Measuring the Global Research Environment: Information Science Challenges for the 21st Century
Local subject classificationglobal research
MetadataShow full item record
CitationMeasuring the Global Research Environment: Information Science Challenges for the 21st Century 2005, 42
Abstract“What does the global research environment look like?” This paper presents a summary look at the results of efforts to address this question using available indicators on global research production. It was surprising how little information is available, how difficult some of it is to access and how flawed the data are. The three most useful data sources were UNESCO (United Nations Educational, Scientific and Cultural Organization) Research and Development data (1996-2002), the Institute of Scientific Information publications listings for January 1998 through March 2003, and the World of Learning 2002 reference volume. The data showed that it is difficult to easily get a good overview of the global research situation from existing sources. Furthermore, inequalities between countries in research capacity are marked and challenging. Information science offers strategies for responding to both of these challenges. In both cases improvements are likely if access to information can be facilitated and the process of integrating information from different sources can be simplified, allowing transformation into effective action. The global research environment thus serves as a case study for the focus of this paper – the exploration of information science responses to challenges in the management, exchange and implementation of knowledge globally.
Showing items related by title, author, creator and subject.
e-Research and the Ubiquitious Open Grid Digital Libraries of the FuturePatkar, Vivek; Chandra, Smita (2006)Libraries have traditionally facilitated each of the following elements of research: production of new knowledge, its preservation and its organization to make it accessible for use over the generations. In modern times, the library is constantly required to meet the challenges of information explosion. Assimilating resources and restructuring practices to process the large data volumes both in the print and digital form held across the globe, therefore, becomes very important. A recourse by the libraries to application of successive forms of what can be called as Digital Library Technologies (DLT) has been the imperative. The Open Archives Initiative (OAI) is one recent development that is expected to assist the libraries to partner in setting up virtual learning environment and integrating research on a near universal scale. Future extension of this concept is envisaged to be that of Grid Computing. The technologies driving the â Gridâ would let people share computing power, databases, and other on-line tools securely across institutional and geographic boundaries without sacrificing the local autonomy. Ushering an era of the ubiquitous library helping the e-research is thus on the card. This paper reviews the emerging technological changes and charts the future role for the libraries with special reference to India.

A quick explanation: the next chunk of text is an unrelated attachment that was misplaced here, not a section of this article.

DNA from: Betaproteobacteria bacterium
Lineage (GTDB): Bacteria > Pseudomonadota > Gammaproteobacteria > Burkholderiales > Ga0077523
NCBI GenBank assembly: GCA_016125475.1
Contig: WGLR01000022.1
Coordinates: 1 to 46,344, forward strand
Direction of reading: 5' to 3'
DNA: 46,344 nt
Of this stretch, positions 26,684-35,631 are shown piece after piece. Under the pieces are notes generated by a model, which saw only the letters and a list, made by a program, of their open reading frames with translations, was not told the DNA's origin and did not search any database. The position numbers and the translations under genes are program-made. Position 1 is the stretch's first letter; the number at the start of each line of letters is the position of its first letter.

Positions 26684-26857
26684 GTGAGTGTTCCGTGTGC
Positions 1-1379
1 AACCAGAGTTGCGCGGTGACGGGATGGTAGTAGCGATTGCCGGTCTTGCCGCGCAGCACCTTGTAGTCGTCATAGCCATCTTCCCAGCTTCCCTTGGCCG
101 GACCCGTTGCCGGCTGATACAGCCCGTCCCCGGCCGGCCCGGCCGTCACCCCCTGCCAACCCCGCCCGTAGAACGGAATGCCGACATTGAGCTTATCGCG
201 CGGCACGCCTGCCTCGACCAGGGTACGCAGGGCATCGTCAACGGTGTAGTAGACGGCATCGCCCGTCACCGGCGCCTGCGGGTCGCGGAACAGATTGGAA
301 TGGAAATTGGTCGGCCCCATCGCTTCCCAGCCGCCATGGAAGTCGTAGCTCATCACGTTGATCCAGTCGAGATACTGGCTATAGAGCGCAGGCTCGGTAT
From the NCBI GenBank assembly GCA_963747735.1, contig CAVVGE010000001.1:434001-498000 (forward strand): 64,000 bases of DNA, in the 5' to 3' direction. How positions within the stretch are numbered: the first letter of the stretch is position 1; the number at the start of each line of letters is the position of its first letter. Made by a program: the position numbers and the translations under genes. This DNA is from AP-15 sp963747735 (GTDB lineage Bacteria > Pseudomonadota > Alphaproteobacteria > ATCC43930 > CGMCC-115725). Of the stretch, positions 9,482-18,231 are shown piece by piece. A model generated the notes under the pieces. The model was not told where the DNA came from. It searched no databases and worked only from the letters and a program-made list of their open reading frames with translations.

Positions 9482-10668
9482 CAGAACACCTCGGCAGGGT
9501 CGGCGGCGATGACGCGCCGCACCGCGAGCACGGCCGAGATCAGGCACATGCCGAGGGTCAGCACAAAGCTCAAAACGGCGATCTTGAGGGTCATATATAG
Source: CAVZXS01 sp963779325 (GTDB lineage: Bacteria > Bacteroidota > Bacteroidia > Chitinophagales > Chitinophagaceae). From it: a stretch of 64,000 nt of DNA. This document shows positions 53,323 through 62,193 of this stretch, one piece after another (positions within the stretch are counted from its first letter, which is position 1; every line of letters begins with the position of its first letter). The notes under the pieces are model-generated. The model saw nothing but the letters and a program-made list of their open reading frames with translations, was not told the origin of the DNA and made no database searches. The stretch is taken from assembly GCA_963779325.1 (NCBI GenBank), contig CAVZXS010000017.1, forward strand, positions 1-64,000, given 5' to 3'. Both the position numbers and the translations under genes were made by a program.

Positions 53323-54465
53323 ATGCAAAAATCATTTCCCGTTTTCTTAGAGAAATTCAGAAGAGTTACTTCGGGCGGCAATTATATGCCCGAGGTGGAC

A Decision-Theoretic Approach to Data MiningElovici, Yuval; Braha, Dan (2003)In this paper, we develop a decision-theoretic framework for evaluating data mining systems, which employ classification methods, in terms of their utility in decision-making. The decision-theoretic model provides an economic perspective on the value of â extracted knowledge,â in terms of its payoff to the organization, and suggests a wide range of decision problems that arise from this point of view. The relation between the quality of a data mining system and the amount of investment that the decision maker is willing to make is formalized. We propose two ways by which independent data mining systems can be combined and show that the combined data mining system can be used in the decision-making process of the organization to increase payoff. Examples are provided to illustrate the various concepts, and several ways by which the proposed framework can be extended are discussed.
GENERAL SITUATED COGNITIONVakarelov, Orlin (The University of Arizona., 2011)The dissertation is based on four papers that together offer a theory of General Situated Cognition. The project has two overarching goals: (1) to unify existing foundational approaches to cognition by investigating cognition within the framework of the philosophy of information; (2) to characterize the function of cognition and suggest a general (meta-)framework for cognitive architecture. Two of the papers, "Pre-cognitive Semantic Information" and "The Information Medium", deal primarily with the concept of information. They offer a pragmatic and structural account of information, as well as a novel and more general theory of meaning appropriate for simple, non-linguistic organisms - the interface theory of meaning. The papers lay the theoretical and conceptual machinery needed for the other two papers, "The Cognitive Agent: Overcoming Informational Limitations" and "Information Networks: A Meta-architecture for Situated Cognition", which investigate cognition as a general natural phenomenon. They specify the function of cognition as the mechanism in an organism that overcomes informational deficits. They also offer a broad architecture of cognitive systems based on networks of information media, which encompasses, and thus unifies existing approaches to cognition, such as the computational/symbolic approach, the connectionist approach, the dynamicist approach and the ecological embodied approach.